Well...I'm a dentist not a technician and it was hard but not impossible. But I agree with "srogers" if you don't have any skills at all.
I've repaired 4 of these now (only 26 more to go). I've found a few things that may help others out. I picked up a desoldering iron from Radio Shack for $10, well worth it, gets most of the old solder out, not all but that is ok, read on. Make sure you have a separate good high wattage soldering iron. When I say high wattage, at least 45 watts. Reason being, when you heat up the contacts on the old cap, you do not want to be in contact with the board too long or you take a chance on burning the board. Once the old cap is out, it is a bit hard to get the new cap in while heating the contact holes....what I have done, take a regular size paperclip, and as you heat up the contact holes/solder, push the paperclip into each of the holes, working it back and forth so it doesn't get soldered in. The old remaining solder that I haven't been able to get out using the desoldering iron, will cool as the paperclip is worked in and out. Using the paperclip gives you perfect size holes to get your new cap installed and ready to solder in place.
I've got the same problem on my projo. I've got the whole thing taken apart, and the power board removed and definately a bulging capacitor. The problem i'm having, i cannot get the solder on the cap to melt. I've got a 40 watt soldering iron and it wont melt the solder. What am i doing wrong?
There is a great deal of dis-assembly to be accomplished to gain access to the failing component. Also the removal of the failed capacitor would normally require a desoldering station or more damage could be caused due to the large ground plane that one of the leads is soldered to. Resetting of the lamp counter will not correct this problem. I highly recommend contacting an individual with solid skills in repair of electronic equipment.
I have the same unit and the same problem. I just bought a new lamp from Dell and installed it but that has not fixed the issue yet. I am going to try a thorough unit cleaning and see if that helps at all (read it in a post about a 4300MP with a similar problem and it seemed to work for that guy),
I replaced the capacitor, however, now I get a faint flashing orange light on two indicators I am not sure if I might have gotten the capacitor in backwards- I could see no indication on the power board- does it matter? (long leg vs short leg of cap) or do you think I just need to take it apart and check my soldering?
Thanks for this forum!!
There is a polarity on the capacitor. The stripe on the side of the capacitor indicates the negative terminal. Also the short lead is the negative terminal. This lines up with the white stripe printed on the one side of the circle outline indicating the placement of the capacitor on the power supply board. Putting the capacitor in backwards will prevent the power supply from working correctly and could potentially cause other parts to fail.
I have 1000 capacitors that are rated at 3300 uF, 16VDC and are much better quality than the original capacitors. They are special order from the largest electrolytic capacitor manufacturer in the world. This does me no good since there is no way for you to contact me directly as Dell prohibits "solicitation".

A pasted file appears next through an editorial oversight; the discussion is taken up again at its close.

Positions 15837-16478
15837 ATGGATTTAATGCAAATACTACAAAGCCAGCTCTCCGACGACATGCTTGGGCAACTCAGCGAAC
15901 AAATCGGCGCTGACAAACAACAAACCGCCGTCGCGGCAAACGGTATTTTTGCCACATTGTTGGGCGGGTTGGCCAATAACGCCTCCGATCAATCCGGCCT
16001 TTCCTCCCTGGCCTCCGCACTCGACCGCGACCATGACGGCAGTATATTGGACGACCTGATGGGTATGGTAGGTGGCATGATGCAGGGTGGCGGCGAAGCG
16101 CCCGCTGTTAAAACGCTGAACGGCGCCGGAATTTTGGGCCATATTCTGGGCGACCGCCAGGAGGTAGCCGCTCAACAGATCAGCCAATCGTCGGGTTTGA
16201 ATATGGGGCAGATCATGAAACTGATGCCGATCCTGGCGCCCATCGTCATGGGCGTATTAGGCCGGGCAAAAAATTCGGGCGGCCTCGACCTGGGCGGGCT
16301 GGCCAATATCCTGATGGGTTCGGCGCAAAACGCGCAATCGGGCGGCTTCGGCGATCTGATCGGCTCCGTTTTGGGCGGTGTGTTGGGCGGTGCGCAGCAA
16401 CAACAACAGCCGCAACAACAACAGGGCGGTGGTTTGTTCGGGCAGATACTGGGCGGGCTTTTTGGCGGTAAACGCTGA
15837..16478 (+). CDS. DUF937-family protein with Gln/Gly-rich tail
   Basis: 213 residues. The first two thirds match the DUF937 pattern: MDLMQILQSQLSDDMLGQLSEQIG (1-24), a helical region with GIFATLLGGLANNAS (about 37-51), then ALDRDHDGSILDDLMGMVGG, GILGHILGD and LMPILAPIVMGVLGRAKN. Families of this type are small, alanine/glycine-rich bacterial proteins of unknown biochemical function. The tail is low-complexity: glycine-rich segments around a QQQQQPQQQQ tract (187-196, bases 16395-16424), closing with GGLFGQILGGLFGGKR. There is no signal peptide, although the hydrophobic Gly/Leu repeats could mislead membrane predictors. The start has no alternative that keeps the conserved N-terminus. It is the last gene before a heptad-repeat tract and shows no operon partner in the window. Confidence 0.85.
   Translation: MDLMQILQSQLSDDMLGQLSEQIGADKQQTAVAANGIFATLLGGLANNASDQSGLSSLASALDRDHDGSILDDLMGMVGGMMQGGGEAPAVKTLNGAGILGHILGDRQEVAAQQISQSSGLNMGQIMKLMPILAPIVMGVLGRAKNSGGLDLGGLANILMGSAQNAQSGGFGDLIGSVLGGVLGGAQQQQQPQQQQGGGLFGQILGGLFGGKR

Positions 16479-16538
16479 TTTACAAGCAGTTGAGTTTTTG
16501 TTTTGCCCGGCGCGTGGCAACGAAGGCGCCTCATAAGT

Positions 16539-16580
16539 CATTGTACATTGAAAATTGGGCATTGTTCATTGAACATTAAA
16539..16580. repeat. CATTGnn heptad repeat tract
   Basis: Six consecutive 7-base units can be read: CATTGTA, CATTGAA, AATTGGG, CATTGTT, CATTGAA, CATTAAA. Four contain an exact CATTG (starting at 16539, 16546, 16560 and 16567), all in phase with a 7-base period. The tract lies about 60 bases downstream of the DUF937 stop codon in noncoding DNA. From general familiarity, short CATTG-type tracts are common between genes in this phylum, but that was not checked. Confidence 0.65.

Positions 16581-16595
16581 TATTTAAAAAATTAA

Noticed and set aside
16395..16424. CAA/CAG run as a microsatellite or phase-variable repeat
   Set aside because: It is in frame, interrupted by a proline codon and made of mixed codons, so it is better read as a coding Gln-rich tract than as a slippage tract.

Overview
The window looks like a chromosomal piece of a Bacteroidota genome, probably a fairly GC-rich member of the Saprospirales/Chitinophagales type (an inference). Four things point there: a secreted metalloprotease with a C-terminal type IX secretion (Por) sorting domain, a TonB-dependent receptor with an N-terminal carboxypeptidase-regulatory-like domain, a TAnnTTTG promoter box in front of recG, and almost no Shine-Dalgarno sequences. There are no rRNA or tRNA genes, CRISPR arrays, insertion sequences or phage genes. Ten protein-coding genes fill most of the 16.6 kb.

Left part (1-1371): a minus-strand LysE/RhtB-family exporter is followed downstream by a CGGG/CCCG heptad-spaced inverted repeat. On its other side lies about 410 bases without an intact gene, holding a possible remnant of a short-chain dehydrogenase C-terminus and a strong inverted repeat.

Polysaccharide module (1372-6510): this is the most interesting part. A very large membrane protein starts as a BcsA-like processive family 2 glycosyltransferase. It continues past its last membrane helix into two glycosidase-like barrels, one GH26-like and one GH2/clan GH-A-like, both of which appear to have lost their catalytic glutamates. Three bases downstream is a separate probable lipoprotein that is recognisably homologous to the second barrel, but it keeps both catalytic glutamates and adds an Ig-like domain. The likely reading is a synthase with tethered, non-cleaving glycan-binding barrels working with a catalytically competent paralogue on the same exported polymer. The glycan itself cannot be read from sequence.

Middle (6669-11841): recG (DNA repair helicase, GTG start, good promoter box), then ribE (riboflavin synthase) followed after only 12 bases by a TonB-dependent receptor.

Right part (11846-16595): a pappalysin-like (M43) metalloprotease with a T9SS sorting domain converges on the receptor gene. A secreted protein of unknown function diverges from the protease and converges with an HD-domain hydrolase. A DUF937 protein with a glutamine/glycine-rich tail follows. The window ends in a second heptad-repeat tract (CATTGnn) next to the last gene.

I am an electronics engineer working for one of the largest producers of electronic drivers for LEDs. I am essentially a power supply design engineer. The failure of these power supplies in these projectors is a major design flaw. The ripple current rating of the capacitor being used is not adequate and fails prematurely, as many of us have been victim to. If these would have failed within the warranty period, Dell would have had a major problem having to fix all of them. It was convenient that these happened to fail outside of the warranty period leaving them with the reputation of selling poor quality product. I am part of a technology team that installed nine of these projectors in a high school. All of them are failing for this issue. I am in the process of repairing all of them. We also use approximately sixty GX270 Dell computers in the school. Of these sixty computers, so far ten have had motherboard failures due to electrolytic capacitor failures. These motherboards also had to be replaced at our cost because they fell outside of the warranty period. The technology team has determined that when it comes time to replace the computers and projectors that we will not be replacing them with Dell products.
Check the answers on the FIXYA website searching under Dell 1800MP. There is someone posting that is willing to repair these for a reasonable price.
I bought this projector used from a friend a few months ago with only 500 hours on the bulb. The other night I got the same symptom (about 850 hours on it now) and stumbled upon this blog. Following this advice, I carefully disassembled the projector and sure enough the 3300u 10v capacitor on the main power board was blown. I got it replaced with the 16v version at a local electronics store for $15 and it works great! Thanks for the posts everyone, saved me hundreds of $$$.
Not worth buying a bulb coz that will cost you somewhere between $200-300 and moreover you can get a new projector for $400-500 with one year warranty, even if you replace the bulb it wont work in 99% cases, the lamp drivers or the DC unit on the projector's probably gone bad......its better you buy a new one and dont try to fix this.......